If you have too much body fat, you are obese, just like over 70 million other Americans. It happens because you eat more calories than you use, and your body converts the excess to fat. There are lots of reasons that this can happen. Our lifestyle may lack exercise, we are given portions that are too big and too caloric when we eat, and some of us are just more efficient genetically at converting food into fat.
Jump up ^ Wells JC (2009). “Thrift: A guide to thrifty genes, thrifty phenotypes and thrifty norms”. International Journal of Obesity (Review). 33 (12): 1331–38. doi:10.1038/ijo.2009.175. PMID 19752875.
The percentage of overweight and obese Americans 65 and older has grown: 72% of older men and 67% of older women are now overweight or obese. Baby boomers started reaching age 65 in 2011, and the report, which was funded by the National Institutes of Health, also shows many of these older Americans are not financially prepared to pay for long-term care in nursing homes. That’s concerning, since America’s aging population, which is now around 40 million, is estimated to double by 2050.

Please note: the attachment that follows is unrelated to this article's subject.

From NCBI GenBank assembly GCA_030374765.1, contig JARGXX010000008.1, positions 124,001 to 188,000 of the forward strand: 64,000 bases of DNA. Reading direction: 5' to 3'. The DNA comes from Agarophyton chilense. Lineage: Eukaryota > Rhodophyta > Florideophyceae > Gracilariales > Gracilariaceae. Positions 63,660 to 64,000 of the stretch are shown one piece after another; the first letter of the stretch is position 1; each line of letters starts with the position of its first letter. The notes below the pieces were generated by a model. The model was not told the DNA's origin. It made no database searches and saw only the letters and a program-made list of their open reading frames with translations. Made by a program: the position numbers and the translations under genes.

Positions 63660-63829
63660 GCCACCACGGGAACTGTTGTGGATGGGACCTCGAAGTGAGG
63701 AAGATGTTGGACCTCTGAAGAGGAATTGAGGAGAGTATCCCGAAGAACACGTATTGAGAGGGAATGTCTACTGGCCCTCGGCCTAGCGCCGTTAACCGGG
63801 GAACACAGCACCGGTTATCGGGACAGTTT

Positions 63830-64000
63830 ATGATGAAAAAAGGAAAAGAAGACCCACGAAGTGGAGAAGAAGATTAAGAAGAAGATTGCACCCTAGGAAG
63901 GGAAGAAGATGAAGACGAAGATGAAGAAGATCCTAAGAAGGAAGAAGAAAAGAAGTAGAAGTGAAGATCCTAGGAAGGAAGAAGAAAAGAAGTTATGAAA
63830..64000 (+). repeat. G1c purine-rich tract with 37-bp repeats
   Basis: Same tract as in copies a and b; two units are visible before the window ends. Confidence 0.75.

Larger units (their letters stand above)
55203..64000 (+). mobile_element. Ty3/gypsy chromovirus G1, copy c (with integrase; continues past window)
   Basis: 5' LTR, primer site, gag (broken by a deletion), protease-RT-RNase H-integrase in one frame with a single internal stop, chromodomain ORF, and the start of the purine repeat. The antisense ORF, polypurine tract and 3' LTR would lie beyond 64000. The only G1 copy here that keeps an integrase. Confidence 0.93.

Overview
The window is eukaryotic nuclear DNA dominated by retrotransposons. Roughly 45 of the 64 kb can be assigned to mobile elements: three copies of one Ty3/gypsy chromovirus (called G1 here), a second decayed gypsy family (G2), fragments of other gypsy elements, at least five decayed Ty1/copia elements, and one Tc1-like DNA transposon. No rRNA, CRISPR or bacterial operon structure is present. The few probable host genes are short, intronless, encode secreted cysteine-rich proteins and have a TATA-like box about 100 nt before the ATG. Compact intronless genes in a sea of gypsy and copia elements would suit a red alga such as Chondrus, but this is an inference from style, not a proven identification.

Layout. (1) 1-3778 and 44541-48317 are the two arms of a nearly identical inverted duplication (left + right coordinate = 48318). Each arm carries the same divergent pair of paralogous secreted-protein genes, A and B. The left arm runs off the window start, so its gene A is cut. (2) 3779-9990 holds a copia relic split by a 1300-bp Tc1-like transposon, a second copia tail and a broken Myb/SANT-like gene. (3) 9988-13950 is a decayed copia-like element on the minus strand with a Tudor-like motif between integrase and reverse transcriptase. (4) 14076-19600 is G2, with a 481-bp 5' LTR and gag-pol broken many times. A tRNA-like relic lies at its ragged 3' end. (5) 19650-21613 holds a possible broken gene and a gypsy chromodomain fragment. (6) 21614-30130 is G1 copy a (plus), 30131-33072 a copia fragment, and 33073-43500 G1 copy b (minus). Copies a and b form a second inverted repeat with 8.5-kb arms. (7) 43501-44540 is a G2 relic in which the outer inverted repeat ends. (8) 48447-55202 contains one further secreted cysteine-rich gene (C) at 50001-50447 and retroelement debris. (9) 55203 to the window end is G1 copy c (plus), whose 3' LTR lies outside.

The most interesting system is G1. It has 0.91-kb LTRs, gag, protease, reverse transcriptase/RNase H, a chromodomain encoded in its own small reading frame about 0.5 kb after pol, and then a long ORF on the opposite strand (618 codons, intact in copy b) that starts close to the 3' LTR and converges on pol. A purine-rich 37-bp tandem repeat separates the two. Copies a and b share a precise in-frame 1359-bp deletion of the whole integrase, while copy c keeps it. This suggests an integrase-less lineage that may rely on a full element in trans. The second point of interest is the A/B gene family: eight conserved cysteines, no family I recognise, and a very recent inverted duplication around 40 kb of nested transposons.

Use our Daily Food and Activity Diary or the United States Department of Agriculture’s online SuperTracker to record your daily food intake and physical activity. You, your doctor, or health care provider can use this diary to monitor your progress.
Hi Susan, thank you for bringing this up! There are many drug-nutrient interactions that are not mentioned here. It’s a good practice to ask your doctor or pharmacist about any interactions with medications you are taking. There are also some good resources out there on the topic. Here is one: Food Medication Interactions 18th Edition.
(CBS/AP) Baby boomers fear dying from cancer, or losing their memory from Alzheimer’s as they age. What they should be worrying about is their growing waist lines, as the generation’s obesity problem can cause serious health risks and take a toll on the U.S. healthcare system in the not-so-distant future.